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"Lover Come Back" with Lucille Ball (1946)

Lover Come Back

Directed by William A. Seiter.  Camera:  Joseph Valentine.  With George Brent, Lucille Ball, Vera Zorina, Charles Winninger, Carl Esmond, Raymond Walburn, Wallace Ford, Elisabeth Risdon, William Wright, Louise Beavers, Franklin Pangborn, George Chandler, Joan Fulton, Pat Alphin, Dorothy Christy, Eddie Waller, George Davis, Dorothy Ford, Edward Martindale, Anne O’Neal, Shirley O’Hara, Gwen Donovan, Mary Moore, Joan Graham, Frank Scannell, Harold Goodwin, Perc Launders, Lane Chandler, Jack Shutta, Bernard Thomas, Jerome Root, Ellen Corby, Katherine York, Lottie Harrison, Elmer Jerome, Louis Wood, Phil Shepard, Bill Hudson, Geraldine Jarman, Lloyd Ingraham, Ann Lawrence, Wheaton Chambers.

Kay Williams, the top fashion designer at Styles Incorporated, fends off the amorous advances of artist Paul Millard, photographer Jimmy Hennessey and company president J.P. Winthrop, while waiting for her war correspondent husband Bill to return from overseas.  In order to prove her determination to remain faithful to Bill, Kay invites all three of her prospective suitors to her apartment the same evening and plays them a record made by Bill declaring his longing and love for her.

Soon afterward, Bill returns, accompanied by his assistant, Madeline Laslo, with whom he is romantically involved.  Unable to wait for Bill’s ship to dock, Kay ferries out to meet him and barely misses finding him in an embrace with Madeline.

The three proceed to a party, where Bill is promptly set upon by numerous female members of the overseas show, much to Kay’s and Madeline’s annoyance.  The showgirls are likewise disappointed when Bill introduces Kay as his wife, until one girl accidentally notices a record in Madeline’s purse and, without her knowledge, puts it on the phonograph.  It proves to be the same record Kay received from Bill, and it quickly becomes obvious that he has given a copy to all the women who know him.  Kay and Bill make as graceful an exit as possible and escape to their home.  Although Bill declares it is Kay he really loves, she expresses some emotional misgivings and Bill explodes with anger and storms out.

Shortly afterward, Pa and Ma Williams visit and Pa staunchly defends his son, in the same blustery manner adopted by Bill.  Kay and Ma privately speculate what would happen if the shoe was on the other foot.  Later that night, after Pa leaves behind his cigar, Kay intentionally keeps it burning and, as hoped, when Bill returns and smells the smoke, he immediately suspects a man has visited.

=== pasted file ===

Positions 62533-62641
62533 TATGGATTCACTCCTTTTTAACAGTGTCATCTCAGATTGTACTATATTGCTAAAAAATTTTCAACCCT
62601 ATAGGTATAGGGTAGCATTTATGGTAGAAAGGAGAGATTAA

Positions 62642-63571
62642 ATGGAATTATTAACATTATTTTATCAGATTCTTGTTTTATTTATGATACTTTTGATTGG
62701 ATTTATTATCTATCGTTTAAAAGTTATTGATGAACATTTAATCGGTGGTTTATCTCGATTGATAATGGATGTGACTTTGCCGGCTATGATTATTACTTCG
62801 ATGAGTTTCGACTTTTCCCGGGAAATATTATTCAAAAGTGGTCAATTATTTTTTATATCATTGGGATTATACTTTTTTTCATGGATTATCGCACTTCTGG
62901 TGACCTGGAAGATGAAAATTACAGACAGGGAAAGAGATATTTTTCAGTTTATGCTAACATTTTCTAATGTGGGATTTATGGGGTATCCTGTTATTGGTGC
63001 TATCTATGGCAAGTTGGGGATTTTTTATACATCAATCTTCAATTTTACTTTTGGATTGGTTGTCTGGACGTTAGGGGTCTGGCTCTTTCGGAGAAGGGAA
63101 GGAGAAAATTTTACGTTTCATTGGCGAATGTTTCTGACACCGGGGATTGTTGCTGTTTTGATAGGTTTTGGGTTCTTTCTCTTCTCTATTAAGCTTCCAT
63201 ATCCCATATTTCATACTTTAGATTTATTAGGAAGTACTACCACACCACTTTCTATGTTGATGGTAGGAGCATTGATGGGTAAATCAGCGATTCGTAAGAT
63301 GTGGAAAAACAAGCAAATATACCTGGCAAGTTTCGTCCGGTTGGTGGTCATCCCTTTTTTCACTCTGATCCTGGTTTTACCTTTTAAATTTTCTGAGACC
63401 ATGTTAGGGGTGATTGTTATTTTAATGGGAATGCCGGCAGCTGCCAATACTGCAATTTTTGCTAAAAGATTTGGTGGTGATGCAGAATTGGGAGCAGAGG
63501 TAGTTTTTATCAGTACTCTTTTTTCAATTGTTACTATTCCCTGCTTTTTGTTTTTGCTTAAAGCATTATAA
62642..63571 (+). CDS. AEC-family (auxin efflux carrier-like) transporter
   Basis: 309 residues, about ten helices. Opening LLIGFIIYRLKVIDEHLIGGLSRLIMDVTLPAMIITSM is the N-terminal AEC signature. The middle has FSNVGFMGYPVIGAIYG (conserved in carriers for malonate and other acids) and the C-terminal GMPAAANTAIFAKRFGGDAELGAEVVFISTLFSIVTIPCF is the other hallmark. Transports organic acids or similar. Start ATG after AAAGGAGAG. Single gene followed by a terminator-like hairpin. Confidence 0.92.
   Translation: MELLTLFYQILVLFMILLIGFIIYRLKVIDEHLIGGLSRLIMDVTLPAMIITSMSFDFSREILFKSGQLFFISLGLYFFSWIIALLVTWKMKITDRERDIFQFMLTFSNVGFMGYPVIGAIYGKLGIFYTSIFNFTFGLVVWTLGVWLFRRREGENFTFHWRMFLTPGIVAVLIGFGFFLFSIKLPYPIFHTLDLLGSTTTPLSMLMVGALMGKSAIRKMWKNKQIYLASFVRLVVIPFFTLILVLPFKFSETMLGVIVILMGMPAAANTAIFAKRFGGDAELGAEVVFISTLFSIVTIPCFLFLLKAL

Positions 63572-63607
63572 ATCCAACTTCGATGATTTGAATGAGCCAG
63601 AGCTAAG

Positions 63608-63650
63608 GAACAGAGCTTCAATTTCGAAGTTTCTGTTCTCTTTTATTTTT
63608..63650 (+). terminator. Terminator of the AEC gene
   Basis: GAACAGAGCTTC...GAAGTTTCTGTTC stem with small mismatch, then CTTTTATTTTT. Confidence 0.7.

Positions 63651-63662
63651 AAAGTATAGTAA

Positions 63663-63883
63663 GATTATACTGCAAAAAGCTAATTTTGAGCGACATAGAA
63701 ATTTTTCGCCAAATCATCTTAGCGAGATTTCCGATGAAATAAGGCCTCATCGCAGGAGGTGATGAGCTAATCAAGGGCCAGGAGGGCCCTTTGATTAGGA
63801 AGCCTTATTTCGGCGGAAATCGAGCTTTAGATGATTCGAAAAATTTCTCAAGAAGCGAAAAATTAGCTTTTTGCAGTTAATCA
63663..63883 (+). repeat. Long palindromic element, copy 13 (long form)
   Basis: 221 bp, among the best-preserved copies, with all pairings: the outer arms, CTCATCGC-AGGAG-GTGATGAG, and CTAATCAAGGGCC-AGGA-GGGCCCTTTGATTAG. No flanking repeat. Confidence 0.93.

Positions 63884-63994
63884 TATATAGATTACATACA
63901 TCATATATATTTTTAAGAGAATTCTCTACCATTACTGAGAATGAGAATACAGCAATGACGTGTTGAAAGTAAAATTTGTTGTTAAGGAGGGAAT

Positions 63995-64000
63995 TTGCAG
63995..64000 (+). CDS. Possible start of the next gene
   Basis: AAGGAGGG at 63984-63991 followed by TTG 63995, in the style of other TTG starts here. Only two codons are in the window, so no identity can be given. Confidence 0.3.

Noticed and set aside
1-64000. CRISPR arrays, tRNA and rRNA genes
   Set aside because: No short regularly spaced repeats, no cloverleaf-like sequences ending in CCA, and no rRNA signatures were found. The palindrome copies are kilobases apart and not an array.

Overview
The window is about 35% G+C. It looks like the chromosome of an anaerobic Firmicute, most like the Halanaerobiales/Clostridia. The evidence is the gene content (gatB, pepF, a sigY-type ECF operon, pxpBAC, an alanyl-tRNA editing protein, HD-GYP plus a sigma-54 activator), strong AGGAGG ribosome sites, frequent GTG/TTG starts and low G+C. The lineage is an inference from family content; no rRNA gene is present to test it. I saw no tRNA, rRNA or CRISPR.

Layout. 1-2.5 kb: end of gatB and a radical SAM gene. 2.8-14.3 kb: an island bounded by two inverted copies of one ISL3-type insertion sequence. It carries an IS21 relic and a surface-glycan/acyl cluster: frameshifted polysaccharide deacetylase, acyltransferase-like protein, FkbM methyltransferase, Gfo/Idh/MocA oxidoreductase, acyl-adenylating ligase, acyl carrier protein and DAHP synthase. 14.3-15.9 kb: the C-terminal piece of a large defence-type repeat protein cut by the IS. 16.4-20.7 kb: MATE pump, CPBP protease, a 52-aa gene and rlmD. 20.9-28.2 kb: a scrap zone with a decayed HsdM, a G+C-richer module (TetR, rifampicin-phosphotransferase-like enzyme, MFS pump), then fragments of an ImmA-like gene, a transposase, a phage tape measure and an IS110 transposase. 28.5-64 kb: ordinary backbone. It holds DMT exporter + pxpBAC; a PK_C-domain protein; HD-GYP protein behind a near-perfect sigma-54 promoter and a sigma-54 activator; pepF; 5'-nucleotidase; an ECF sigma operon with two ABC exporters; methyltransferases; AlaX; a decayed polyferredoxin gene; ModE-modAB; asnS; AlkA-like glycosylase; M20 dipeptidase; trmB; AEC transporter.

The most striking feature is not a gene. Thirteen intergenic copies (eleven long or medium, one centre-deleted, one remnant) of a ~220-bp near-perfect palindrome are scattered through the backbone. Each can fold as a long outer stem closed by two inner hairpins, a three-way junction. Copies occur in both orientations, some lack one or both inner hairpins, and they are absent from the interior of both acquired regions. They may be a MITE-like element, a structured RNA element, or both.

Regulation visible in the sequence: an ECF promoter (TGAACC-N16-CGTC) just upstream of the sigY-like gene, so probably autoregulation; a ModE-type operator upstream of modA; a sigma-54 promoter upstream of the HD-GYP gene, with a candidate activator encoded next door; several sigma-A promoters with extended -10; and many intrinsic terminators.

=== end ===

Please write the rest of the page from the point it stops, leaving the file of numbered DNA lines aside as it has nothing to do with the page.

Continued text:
The next day Tubbs, Bill’s attorney and friend, comes to the apartment to defend Bill and leaves his hat behind, and Kay plants it where she knows Bill will see it.  Obsessed with jealousy, Bill takes the hat to Kay’s office and tries it on Paul and Jimmy, and when he discovers it belongs to Tubbs, knocks out his unfortunate friend.  Later that day at home, Kay explains about the cigar and hat and accuses Bill of hypocritical values, but Bill remains indignant.  Pa, Ma and Tubbs all offer advice, but when Bill remains suspicious of Kay and unrepentant about his own behavior, Kay sadly decides she must file for divorce.  She and her maid, Martha, go to the Las Vegas El Rancho Frontier hotel, where they wait for the divorce papers to go through.  Meanwhile, Bill meets Madeline and unhappily tells her about Kay’s plans and Madeline sides with Kay.

wo weeks later, when Kay receives an enormous bouquet of roses, she and Martha assume that Bill intends to reconcile.  Martha, hoping to help, finds out from the hotel clerk that Bill is indeed due at the hotel and asks the clerk to give him the key to Kay’s suite.

Later, Kay is startled when Paul knocks at her door and turns out to have sent the flowers, but she reluctantly agrees to go out with him that evening.  When Bill and Madeline check in, Bill is given Kay’s key, and after several near misses in the large suite, the two finally discover one another.  Bill quickly realizes Paul is next door and furiously tells Kay he has come with Madeline and leaves to get his own room.

That evening in the hotel’s lounge, Kay and Paul sit just below Bill and Madeline and all are surprised to see Pa on the dance floor carrying on with several women.  Although both couples attempt to make the other jealous, when Kay and Paul dance, Madeline admits to Bill that their relationship is over, as it is clear he still loves Kay.  She kisses Bill goodbye, and Kay, seeing them, believes she has lost her husband for good.  Later, back in her suite when Paul proposes, Kay tells him she cannot remarry because she still loves Bill.

Down at the bar, after Madeline’s departure, Bill morosely sits drinking and when Pa dances up, berates him for his frivolous behavior that surely hurts Ma.  Pa points out that Bill has behaved exactly the same way with Kay.  When Ma shows up and guides the chastened Pa away, Bill accepts responsibility for his own reckless acts for the first time.  Full of remorse, Bill hurries to Kay’s suite, where she pretends Paul is in the other room, determined not to give her up.  Bill remains anxious until he realizes Kay is bluffing, and the two finally and happily reconcile.

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